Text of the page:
What motivates truth in healthcare advertising?
Healthcare, rightfully so, is one of the most highly regulated of all industries. Veracity and accountability must not be compromised. But should regulation be the motivator of behaving ethically? When did our own integrity cease to provide the guidance necessary to maintain our own credibility and the credibility of the brands we represent?
To be clear, not all operate by the same moral code. This is why some degree of regulation is essential. But to what degree should outliers be able to influence the norm? Regulatory mandates and guidelines increasingly populate the healthcare branding landscape. All well intentioned, but not all equally clear in their interpretation or implementation. Some even stifling common sense with an overabundance of caution.
This takes on a warped sense of irony during our presidential election cycle. Regardless of which, if any, political party you support, you cannot escape politicians manipulating the truth to suit their causes or explain away difficult to confront issues. Often the truth is so badly denigrated, it becomes unrecognizable or lost in a whirlwind of deliberate confusion. The same political parties responsible for such frequent distortion and polarization are those charged with ensuring that honesty in the healthcare industry is secure.
The motivation for truth in healthcare marketing should not be based on regulation. And if personal principles alone are not enough to act with integrity, there is another overwhelmingly powerful motivator – it makes good business sense. The very most important characteristic of any brand, be it corporate, product, or service, is its integrity. This forms the foundation of trust between a brand and its internal and external constituents. Without it, loyalty can never be established and competition, rightfully, can command share.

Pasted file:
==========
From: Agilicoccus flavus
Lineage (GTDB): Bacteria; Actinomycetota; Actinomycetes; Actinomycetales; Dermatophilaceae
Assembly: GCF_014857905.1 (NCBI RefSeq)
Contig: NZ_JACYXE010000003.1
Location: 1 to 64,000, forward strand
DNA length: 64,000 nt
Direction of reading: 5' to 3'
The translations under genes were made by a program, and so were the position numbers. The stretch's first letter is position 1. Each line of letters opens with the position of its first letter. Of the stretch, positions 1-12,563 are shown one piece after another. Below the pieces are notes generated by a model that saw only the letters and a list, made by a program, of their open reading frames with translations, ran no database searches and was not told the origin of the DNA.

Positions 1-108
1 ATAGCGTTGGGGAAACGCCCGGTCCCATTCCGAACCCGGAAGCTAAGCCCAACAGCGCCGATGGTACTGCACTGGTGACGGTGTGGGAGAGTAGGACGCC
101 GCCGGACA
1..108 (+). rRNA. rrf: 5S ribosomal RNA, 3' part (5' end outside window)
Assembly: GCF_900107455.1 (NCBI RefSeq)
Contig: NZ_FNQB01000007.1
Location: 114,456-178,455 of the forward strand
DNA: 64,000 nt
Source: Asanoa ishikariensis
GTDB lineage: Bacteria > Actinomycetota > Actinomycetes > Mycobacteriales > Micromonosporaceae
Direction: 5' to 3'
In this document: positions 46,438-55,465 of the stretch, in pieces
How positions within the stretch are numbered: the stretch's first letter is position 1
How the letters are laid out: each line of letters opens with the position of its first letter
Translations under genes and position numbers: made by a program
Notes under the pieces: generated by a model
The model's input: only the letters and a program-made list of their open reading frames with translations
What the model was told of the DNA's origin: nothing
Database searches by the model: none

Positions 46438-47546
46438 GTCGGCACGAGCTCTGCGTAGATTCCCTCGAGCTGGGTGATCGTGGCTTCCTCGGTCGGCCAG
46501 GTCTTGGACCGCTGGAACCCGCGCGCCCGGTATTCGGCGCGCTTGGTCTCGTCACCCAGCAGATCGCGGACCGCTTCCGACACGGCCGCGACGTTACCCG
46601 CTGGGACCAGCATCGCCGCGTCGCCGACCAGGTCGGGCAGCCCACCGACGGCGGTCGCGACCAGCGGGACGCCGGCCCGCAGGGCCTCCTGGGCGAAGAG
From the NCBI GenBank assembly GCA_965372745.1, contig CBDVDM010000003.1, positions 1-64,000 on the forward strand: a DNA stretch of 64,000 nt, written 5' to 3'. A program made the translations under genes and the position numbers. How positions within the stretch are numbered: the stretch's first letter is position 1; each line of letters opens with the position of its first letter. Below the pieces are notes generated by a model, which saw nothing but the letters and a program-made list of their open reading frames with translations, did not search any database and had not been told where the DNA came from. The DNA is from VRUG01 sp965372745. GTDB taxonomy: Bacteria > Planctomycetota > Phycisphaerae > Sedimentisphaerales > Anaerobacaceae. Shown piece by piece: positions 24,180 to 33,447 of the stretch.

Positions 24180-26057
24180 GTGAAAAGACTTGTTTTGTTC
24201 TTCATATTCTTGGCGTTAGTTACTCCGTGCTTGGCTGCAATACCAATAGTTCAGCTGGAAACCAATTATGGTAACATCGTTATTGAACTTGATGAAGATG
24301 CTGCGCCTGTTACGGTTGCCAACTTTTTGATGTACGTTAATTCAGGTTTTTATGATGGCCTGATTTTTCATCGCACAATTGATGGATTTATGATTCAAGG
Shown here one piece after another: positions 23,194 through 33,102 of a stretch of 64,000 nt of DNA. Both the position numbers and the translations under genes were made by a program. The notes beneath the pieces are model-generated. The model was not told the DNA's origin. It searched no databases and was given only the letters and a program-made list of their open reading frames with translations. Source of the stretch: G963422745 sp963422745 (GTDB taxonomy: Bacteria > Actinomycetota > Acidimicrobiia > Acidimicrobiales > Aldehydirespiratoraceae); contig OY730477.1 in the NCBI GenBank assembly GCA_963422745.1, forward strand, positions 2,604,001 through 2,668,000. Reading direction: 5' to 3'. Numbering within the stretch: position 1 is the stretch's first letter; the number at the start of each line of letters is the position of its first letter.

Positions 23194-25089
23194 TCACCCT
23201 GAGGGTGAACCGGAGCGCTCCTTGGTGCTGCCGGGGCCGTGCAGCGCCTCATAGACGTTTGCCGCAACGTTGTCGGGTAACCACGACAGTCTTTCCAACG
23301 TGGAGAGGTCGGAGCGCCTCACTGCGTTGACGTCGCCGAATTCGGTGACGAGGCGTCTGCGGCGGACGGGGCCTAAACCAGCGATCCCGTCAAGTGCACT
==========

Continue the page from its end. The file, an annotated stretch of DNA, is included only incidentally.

Facts are stubborn things. Data and outcomes drive decisions. Companies have shareholders and investors who expect the highest returns. But we owe it our financial backers, the practitioners we partner with, their patients, our co-workers – and moreover – ourselves to preserve brand integrity. To not let the truth be misshapen. To honor the regulations that are in place. This is how, over time, greater equity can be established for the industry, trust earned, and common sense prevail.
In April of last year, a bipartisan effort introduced “The Truth in Healthcare Marketing Act of 2015.” Representatives Larry Bucshon (R-IN) and David Scott (D-GA) introduced a bill that “would make it unlawful for any healthcare professional to make deceptive statements or engage in behavior that misleads patients in advertisements and marketing efforts.” The bill “also directs the Federal Trade Commission (FTC) to pay particular attention to false and misleading advertising among all healthcare professionals.”
Representative Bucshon stated, “As a physician, I understand that healthcare providers are vitally important to our nation’s healthcare system. That being said, we need to take every step possible to ensure patients are protected. It is imperative that healthcare consumers have adequate information, including the education and training level of the healthcare professionals treating them, so that they are able to make wise healthcare choices.”
Representative Scott adds, “Patients today are confused about the healthcare system, especially when it comes to differentiating among the qualifications of the many types of healthcare providers. Our bill would make it unlawful for any healthcare professional to make deceptive statements or engage in behavior that misleads patients in advertisements and marketing efforts about their level of training.”
The bill in its own right is not controversial. Practitioners featured in advertising and marketing should not misrepresent their credentials, nor should they use said credentials to convey validation of misleading information. No doubt it is the profusely clear and uncontroversial concept that was able to garner bipartisan support.
The issue is not whether you agree or disagree with the proposed bill which is still, over a year later, is being considered by Congress. It is a matter of personal integrity and a willingness to take ownership of the truth. The challenge is to earn trust fairly, with both our words and actions. There is no reason to wait for this or any regulation to pass to enforce what as brand stewards we already know. We must continue to practice at the highest end of our own personal standards, and have no tolerance for actions that would diminish brand integrity. By doing this we will ultimately be contributing to the bottom line, enriching the equity of our brands, minimizing the need for overregulation, and most of all, preserving our own character.
by Jonathan D. Katz